One million jubilant well-wishers lined the streets of London as Prince William and Kate Middleton were married in an historic ceremony.
The bride put months of speculation about her dress to an end as she emerged wearing a stunning ivory creation by Alexander McQueen’s British designer Sarah Burton.
As the flag-waving crowds cheered, Kate turned twice and smiled before she was escorted by her father Michael Middleton into Westminster Abbey.
Mr Middleton had tears in his eyes as he walked his daughter – hand in hand – down the aisle to Prince William, who was waiting at the altar with his brother, Prince Harry. Both were wearing full military uniform.
The princess-to-be clutched a bouquet of cream flowers, looking elegant in the classy design of delicate lace and appliqué floral detail.
Made with a white satin gazar, it had white satin gazar arches and pleats and a skirt which resembles “an opening flower”.
The designer of the dress had been kept a closely guarded secret as Kate wanted to surprise William on the big day.
Pippa Middleton escorted the other bridesmaids, the Hon Margarita Armstrong-Jones, eight, Grace van Custem, three, Lady Windsor, seven and Eliza Lopes, three.
Pippa, Kate’s 27-year-old sister, looked radiant in a gown by British designer Alice Temperley, while the younger bridesmaids all wore Nick Macfarlane full sashes dresses. All were in white.
In front of her entourage, Kate made the three-minute walk along the aisle – as two billion people tuned in from around the world to watch the commoner become royalty in this fairytale wedding.
As she approached her prince, William can be seen whispering to his bride, “You look beautiful” as she smiled, looking radiant.
Kate was also wearing a ‘halo’ tiara, made by Cartier in 1936, and loaned to her by William’s grandmother, the Queen.
Royals, politicians and celebrities sung along to the first hymn, Guide Me, O Thou Great Redeemer, before the historic ceremony begun.
The happy couple, both 29, exchanged wedding vows to each other while being watched by 2000 friends, family and dignitaries.
Wearing the red tunic of an Irish Guards colonel, Prince William and Kate repeated their vows – opting to leave out ‘obey’ and instead promising to “love, comfort, honour and keep”.
William’s mother Princess Diana famously decided not to include ‘obey’ in her vows to Prince Charles back in 1981.
However, William then appeared to have a little trouble slipping the ring on to Kate’s finger, but the rest of the ceremony was flawless.
The Archbishop of Canterbury then declared: “I pronounce that they be man and wife.”
The Bishop of London, the Rt Rev Richard Chartres, read a prayer penned by William and Kate in his address.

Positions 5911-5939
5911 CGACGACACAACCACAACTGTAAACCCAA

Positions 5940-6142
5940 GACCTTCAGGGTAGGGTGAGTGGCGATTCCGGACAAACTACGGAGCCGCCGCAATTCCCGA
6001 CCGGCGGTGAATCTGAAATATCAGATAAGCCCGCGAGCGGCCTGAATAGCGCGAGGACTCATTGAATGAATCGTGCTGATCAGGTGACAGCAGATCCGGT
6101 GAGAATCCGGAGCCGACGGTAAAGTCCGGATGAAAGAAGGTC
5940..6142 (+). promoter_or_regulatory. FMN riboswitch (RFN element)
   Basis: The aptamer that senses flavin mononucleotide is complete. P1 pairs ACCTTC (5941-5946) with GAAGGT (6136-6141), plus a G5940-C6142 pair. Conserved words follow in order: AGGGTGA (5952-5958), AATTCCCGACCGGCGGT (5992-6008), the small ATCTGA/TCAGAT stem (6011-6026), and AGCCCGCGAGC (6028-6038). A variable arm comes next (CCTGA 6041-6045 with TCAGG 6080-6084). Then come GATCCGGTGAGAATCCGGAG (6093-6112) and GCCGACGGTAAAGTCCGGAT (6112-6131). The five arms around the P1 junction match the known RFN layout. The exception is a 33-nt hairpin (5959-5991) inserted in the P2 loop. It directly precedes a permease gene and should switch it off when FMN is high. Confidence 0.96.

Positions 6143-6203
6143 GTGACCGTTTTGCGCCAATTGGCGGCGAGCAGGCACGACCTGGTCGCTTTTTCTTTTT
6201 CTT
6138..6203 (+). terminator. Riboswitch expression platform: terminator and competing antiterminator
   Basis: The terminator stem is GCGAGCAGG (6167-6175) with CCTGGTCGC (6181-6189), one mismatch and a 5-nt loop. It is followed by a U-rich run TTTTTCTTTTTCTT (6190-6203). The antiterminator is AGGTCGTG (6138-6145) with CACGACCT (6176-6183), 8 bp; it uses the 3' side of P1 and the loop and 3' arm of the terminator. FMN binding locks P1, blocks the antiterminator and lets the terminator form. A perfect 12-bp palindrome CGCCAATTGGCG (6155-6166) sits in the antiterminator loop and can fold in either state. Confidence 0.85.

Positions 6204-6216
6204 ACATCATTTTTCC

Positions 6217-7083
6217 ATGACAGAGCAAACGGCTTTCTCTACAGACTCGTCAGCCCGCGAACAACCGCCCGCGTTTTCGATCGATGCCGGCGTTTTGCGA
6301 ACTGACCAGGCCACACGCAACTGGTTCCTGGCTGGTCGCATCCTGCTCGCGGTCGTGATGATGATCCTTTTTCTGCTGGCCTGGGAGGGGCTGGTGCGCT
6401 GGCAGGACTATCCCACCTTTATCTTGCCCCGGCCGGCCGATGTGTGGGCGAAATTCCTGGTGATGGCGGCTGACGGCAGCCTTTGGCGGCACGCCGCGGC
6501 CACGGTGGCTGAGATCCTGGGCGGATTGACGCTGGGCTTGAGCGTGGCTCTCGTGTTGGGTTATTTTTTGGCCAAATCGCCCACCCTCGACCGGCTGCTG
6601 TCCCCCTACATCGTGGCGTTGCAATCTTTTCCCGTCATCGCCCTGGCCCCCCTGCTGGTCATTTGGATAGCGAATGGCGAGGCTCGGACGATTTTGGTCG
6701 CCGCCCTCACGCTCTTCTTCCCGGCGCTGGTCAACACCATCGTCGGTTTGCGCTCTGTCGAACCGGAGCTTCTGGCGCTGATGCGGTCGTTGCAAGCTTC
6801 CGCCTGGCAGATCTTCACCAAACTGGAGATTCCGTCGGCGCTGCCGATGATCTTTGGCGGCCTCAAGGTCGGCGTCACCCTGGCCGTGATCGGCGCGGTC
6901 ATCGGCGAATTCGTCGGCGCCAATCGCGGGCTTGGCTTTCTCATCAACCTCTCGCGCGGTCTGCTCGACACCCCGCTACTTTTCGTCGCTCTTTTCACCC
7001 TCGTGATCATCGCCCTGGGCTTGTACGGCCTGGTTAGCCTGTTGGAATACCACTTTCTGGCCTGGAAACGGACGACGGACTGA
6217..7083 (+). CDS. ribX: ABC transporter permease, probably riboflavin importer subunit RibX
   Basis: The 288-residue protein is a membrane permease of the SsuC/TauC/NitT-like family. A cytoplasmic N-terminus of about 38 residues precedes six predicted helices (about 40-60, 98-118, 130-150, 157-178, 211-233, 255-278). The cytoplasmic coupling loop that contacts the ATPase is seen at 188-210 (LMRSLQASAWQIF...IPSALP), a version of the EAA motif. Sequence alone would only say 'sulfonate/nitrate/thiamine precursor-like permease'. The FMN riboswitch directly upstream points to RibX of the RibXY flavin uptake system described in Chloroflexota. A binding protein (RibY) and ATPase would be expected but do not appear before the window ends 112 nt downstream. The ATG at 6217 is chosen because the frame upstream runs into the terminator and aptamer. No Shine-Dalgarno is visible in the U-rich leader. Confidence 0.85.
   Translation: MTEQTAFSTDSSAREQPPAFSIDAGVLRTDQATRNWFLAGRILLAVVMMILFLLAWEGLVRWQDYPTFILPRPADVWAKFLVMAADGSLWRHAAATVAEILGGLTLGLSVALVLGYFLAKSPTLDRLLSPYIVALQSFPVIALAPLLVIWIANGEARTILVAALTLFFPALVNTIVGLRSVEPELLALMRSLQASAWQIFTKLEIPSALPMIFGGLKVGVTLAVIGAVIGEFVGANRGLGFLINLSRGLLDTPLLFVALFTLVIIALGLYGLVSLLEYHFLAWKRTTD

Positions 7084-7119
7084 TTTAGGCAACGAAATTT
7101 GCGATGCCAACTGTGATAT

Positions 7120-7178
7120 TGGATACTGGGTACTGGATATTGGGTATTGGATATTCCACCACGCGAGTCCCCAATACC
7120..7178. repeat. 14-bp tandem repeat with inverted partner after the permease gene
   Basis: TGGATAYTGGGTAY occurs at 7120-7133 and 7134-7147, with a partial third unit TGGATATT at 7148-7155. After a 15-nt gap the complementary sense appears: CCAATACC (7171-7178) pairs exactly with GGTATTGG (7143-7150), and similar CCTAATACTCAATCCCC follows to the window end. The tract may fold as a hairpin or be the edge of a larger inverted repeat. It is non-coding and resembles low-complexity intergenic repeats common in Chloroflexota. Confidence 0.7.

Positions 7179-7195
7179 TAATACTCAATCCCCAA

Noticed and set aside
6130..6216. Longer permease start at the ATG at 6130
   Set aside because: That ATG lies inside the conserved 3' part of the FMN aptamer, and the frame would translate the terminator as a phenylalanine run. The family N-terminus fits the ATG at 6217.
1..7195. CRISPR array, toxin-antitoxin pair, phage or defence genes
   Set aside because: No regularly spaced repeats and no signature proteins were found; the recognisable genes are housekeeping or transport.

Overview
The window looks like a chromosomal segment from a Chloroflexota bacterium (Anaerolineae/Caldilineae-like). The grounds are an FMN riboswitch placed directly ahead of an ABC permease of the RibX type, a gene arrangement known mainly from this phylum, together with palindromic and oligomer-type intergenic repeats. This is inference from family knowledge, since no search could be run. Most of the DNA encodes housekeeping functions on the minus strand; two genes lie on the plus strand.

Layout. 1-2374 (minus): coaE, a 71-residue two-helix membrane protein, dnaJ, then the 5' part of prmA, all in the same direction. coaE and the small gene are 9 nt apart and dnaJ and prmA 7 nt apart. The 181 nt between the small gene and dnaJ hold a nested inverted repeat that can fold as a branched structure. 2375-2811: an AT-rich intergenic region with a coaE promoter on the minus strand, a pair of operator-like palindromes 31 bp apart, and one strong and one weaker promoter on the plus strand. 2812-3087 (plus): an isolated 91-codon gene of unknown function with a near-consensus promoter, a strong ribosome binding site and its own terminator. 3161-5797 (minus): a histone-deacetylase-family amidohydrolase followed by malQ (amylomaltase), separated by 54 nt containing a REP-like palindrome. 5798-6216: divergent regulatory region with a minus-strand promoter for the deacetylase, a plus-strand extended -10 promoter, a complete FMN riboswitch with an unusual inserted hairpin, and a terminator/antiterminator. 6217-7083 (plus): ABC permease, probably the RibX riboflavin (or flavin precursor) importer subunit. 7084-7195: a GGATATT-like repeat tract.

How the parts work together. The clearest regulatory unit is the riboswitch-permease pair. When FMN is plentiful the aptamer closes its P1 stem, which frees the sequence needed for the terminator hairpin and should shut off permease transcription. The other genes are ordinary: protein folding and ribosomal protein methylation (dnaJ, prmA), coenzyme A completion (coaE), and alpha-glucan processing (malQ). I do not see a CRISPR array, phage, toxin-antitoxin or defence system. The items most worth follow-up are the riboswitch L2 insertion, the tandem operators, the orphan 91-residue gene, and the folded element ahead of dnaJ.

The newlyweds asked for spiritual help to maintain focus on the things that mattered, and to be ‘generous’ with their ‘time and love and energy’.
The bishop, who has close links to the groom and his family, told the congregation: “I pray that everyone present and the many millions watching this ceremony and sharing in your joy today will do everything in their power to support and uphold you in your new life.”
At the end of the service, the congregation sang the National Anthem. The Queen was the only person in the abbey not singing.
William and Kate – who have been given the title of Duke and Duchess of Cambridge – then went off with their witnesses to sign the historic marriage registers away from public view in the tiny enclosed Chapel of St Edward the Confessor behind the altar.
Kate left behind her commoner roots for the official titles of Her Royal Highness the Duchess of Cambridge.
Prince William has also become the Earl of Strathearn and Baron Carrickfergus.
Up to one million people lined the streets of London as the festivities kicked off at 8.15am when the first guests arrived.
On The Mall crowds waved flags and cheered when the Band of the Coldstream Guards marched down toward the Duke of York Steps.
Playing hits such as Barry Manilow’s Copacabana, the 44-member band got spectators moving their feet.
After the ceremony, William and Kate travelled from Westminster Abbey to the Palace in an open-topped carriage.
They sealed their marriage with two kisses on the balcony of Buckingham Palace.
Thousands of excited well-wishers were chanting, “We want William” along The Mall, before the happy couple appeared.
They stepped for the first time on to the balcony and waved at the crowds, who were waiting for them to kiss in what has become a royal tradition which was started by Princess Diana and Prince Charles three decades ago.
The page boys and bridesmaids were close behind, before the Queen, the Duke of Edinburgh, Prince Charles and Camilla, the Duchess of Cornwall, joined them along with Kate Middleton’s family.
Prince William leaned in to kiss his new bride, to the delight of the crowds, who cheered.
A Spitfire, a Hurricane and a Lancaster then assumed a Battle of Britain Memorial Flight formation, before the couple kissed for a second time – leaving Kate giggling and looking flushed, while William smiled broadly.
The Prince of Wales and Lady Diana Spencer’s kiss on the Buckingham Palace balcony on July 29 1981, became one of the most enduring images in royal history.
Their break from formality and royal protocol came in direct response to clamours from the expectant crowds below.
At the time, Charles was reported to have said to Diana: ”I am not going to do that caper. They are trying to get us to kiss.”
Then she responded: ”Well, how about it?”
But as the young princess arched gracefully backwards, her veil flowing behind her in a fairytale pose, her husband appeared rather less at ease, creating a slightly stilted embrace.